Is your relationship one-sided?
Do you allow others to meet their needs but discount yours?
Are you afraid to disagree and state your opinion?
Is it important to please people to make them like you?
Is your mood dependent on the mood of someone else?
Do you wish there was more reciprocity in your relationship?
If you answered yes to most of these questions, keep reading as you may be codependent.
Co-dependency develops for a number of reasons including a history of childhood trauma, having poor boundaries, and low self-esteem. When you feel worthless and not good enough, co-dependency can result.
To improve your relationships, co-dependent patterns should be identified. Then, work to break the patterns you have developed that keep you in a co-dependent status.
Here are 10 ways to break co-dependency:
- Stop ignoring your needs or thinking they are unimportant. Relationships are not supposed to be one sided. Over time, you will become resentful if your needs do not get met and you are always doing for others.
- Get out and interact with others. One way to break the cycle of co-dependency is to develop relationships outside the one that feels co-dependent. Join a group, serve in your church or go out with friends occasionally. This will give you much needed perspective.
- Change your thinking. If your thoughts are negative, work on making them more positive. Stop listening to one person who may want to keep you in that dependent place.
- Set boundaries. This is one of the most important steps to breaking co-dependency. Know where your needs begin and where his or her needs end. Set limits and stop over doing for the other person.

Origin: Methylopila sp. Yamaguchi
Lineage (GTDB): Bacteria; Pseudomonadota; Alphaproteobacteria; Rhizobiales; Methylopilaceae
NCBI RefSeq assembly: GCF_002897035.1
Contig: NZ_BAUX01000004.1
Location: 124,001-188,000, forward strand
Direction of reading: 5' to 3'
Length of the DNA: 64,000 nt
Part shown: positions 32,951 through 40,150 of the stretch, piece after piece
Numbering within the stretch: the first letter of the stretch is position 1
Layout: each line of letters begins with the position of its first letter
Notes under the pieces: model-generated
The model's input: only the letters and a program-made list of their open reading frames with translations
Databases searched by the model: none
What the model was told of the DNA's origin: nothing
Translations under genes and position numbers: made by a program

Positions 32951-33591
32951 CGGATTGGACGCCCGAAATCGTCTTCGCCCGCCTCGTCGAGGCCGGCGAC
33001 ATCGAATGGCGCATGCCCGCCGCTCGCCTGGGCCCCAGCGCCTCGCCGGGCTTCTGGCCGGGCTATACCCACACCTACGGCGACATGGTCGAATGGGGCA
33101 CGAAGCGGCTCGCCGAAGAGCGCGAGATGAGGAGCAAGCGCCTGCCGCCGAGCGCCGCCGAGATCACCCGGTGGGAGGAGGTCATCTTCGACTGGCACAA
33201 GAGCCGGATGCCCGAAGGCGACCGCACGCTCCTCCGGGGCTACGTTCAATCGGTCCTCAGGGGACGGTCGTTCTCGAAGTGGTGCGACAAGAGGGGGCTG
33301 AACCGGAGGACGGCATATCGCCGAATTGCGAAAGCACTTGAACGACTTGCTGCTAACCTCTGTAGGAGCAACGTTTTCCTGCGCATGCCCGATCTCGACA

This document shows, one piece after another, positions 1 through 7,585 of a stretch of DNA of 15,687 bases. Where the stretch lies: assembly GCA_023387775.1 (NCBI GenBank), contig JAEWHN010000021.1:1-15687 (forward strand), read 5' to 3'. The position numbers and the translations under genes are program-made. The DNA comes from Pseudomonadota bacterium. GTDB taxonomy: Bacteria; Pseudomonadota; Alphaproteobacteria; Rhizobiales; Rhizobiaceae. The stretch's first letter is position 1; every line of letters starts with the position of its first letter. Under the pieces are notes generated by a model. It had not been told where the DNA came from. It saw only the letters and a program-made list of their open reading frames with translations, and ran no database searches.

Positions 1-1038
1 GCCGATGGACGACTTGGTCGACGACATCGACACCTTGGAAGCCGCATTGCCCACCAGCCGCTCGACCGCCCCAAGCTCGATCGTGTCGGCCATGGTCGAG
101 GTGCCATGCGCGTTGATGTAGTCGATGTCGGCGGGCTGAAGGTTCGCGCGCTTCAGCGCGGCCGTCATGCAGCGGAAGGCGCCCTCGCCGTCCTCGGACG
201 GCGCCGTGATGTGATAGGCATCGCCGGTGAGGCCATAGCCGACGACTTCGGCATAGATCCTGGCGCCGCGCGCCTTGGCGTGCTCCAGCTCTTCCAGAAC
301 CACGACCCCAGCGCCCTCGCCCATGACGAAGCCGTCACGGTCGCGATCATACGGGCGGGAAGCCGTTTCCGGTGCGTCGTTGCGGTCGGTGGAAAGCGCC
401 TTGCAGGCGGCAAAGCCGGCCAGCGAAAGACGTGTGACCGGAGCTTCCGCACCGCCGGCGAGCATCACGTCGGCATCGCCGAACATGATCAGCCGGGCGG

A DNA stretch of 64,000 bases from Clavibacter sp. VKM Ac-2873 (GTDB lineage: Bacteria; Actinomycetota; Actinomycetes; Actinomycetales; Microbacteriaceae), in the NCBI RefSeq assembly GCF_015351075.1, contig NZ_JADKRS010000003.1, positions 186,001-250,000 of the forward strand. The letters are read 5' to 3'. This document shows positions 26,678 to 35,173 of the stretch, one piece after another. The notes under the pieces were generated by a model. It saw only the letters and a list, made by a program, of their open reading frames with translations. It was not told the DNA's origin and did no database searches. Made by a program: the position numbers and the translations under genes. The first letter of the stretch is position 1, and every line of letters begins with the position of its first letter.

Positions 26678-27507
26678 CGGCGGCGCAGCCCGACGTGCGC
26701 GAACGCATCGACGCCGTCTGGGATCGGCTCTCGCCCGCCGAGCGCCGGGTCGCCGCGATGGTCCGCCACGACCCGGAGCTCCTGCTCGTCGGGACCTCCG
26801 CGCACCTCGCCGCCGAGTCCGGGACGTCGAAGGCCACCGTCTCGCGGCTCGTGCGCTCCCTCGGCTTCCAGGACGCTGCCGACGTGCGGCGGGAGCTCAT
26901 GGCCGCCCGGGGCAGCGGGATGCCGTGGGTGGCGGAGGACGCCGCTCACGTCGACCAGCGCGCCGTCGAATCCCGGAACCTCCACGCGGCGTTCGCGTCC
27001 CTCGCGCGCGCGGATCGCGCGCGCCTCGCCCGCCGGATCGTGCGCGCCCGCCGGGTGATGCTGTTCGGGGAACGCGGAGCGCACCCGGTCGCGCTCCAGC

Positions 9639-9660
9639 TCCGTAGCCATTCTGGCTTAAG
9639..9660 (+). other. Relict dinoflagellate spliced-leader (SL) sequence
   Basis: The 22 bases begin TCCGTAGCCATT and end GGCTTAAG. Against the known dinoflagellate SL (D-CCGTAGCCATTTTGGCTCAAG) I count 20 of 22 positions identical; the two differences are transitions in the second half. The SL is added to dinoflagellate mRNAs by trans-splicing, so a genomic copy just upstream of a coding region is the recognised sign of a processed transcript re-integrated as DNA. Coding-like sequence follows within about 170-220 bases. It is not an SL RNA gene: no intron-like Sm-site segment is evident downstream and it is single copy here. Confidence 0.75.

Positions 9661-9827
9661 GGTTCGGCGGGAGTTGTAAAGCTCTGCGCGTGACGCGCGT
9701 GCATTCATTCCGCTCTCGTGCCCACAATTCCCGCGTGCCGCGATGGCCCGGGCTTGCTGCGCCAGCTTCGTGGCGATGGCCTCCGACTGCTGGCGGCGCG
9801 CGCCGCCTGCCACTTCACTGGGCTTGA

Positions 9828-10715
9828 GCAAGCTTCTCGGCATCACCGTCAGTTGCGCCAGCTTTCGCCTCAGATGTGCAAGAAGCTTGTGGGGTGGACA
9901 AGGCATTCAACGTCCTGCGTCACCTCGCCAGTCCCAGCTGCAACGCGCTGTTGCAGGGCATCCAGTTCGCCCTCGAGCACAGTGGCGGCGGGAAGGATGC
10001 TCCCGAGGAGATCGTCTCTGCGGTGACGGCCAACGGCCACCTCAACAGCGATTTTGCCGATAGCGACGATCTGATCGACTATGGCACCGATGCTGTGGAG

- Don’t put your life on hold. Evaluate your life calling and purpose. Continue moving forward on both fronts. If another person is holding you back, consider that a sign of co-dependency.
- Find happiness through your spiritual life. We can always find joy and peace in our relationship with God and should not depend on others to make us happy. Yes, you want to be happy in a relationship, but your happiness should not depend on the other person.
- Take time for a little self-care. This is not the same as being selfish, so do it and lose the guilt.
- Spend time alone and figure out who you are apart from the other person. To grow in a relationship, you have to know who you are apart from that person. The goal of all healthy relationships is to be separate, but attached.
- Don’t fall prey to being blamed, have others play the victim or accept guilt trips. Decide if your behavior was appropriate and then refuse to be the target for other peoples’ issues.
- Stop thinking your worth is determined by others. You are worthy because God created you and sees you as one of His. Don’t give others the power to define you.